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FREE REED PHYSICS - 3


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2 minutes ago, Johann said:

I have attached the same chart but this time with blue line on top. 

Hi Johann, don't you mean with the red line on top?  I can see that you simply reversed the colors for steel and titanium, and now, titanium is red.  Before, the red line in the 5th didn't show, so this is a better choice for color.  But I think this indeed explains why titanium to me sounds brighter than steel.  It's that fifth harmonic, which dominates all except the first, by at least a factor of 50 in amplitude.  It's often very difficult to make guesses about how different spectrums will sound unless there's clear dominance among enough harmonic amplitudes, but in this case, and you may not agree, if I saw that spectrum, I'd be confident to guess that titanium would sound brighter.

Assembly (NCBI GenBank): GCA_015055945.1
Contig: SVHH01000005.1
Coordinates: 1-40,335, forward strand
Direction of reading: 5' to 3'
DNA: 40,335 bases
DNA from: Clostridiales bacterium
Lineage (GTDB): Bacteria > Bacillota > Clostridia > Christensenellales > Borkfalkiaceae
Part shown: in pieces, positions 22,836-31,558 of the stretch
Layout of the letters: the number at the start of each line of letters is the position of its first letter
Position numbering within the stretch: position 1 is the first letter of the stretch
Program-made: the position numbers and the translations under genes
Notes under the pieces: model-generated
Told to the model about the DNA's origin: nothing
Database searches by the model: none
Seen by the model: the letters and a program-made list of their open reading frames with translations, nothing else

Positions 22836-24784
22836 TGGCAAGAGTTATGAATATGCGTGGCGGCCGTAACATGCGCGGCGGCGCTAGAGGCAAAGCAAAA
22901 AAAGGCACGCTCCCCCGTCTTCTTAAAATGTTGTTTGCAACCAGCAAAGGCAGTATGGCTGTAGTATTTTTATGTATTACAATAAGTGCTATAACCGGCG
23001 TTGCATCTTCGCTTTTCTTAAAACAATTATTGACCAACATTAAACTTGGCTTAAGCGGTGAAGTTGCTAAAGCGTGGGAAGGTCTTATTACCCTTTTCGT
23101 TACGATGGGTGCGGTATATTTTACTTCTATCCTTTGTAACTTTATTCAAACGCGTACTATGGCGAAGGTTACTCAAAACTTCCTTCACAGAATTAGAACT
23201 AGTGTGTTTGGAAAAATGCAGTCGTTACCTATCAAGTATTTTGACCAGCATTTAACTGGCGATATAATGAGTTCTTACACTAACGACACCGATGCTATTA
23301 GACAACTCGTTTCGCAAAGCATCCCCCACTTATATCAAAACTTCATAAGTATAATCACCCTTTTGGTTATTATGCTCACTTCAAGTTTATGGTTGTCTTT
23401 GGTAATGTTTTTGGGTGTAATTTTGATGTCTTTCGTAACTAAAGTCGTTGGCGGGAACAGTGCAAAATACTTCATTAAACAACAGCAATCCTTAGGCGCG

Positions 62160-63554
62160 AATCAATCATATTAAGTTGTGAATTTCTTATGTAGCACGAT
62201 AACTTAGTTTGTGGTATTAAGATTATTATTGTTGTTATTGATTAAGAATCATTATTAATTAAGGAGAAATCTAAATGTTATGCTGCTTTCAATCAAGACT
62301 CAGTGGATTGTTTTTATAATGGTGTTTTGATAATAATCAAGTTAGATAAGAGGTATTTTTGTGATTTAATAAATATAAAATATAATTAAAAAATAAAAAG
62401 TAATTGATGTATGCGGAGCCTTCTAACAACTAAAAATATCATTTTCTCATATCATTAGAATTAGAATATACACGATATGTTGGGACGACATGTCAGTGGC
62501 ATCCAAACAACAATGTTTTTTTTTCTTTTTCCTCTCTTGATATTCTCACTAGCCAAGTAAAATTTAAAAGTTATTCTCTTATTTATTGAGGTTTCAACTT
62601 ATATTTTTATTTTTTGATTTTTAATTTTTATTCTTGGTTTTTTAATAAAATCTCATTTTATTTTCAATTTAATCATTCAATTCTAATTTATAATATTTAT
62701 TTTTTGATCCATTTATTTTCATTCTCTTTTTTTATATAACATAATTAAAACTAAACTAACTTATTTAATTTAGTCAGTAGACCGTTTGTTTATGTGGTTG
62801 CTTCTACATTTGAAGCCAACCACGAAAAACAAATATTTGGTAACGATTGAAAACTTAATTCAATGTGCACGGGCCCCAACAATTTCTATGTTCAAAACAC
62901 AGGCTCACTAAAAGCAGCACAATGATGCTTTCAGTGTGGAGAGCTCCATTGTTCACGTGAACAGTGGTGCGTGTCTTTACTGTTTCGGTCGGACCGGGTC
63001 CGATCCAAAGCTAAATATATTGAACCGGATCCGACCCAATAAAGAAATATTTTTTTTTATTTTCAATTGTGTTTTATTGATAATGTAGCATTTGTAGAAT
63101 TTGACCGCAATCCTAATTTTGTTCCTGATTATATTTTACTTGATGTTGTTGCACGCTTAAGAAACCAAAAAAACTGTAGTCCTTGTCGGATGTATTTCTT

Best regards,

Tom

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18 minutes ago, ttonon said:

I don't see much filing, so I'd guess that the tongue thickness is constant (no profiling) and that guesses about modal frequencies are probably reasonable.  I apologize for not looking at that picture more closely. 

Tom the tongue thickness is not constant it has the usual profile and the tongue bends in a smooth curve similar to the steel profile. But the titanium alloy reed is approximately 1/3  less stiff to get to the same pitch. So your theoretical model uses different parameter, with the same stiffness but different length. To get to the same pitch with nearly equal reed dimensions stiffness mast the different what results in less strong higher harmonics.  That is for me a known circonstance if i make reedsets with different stiffness. Johann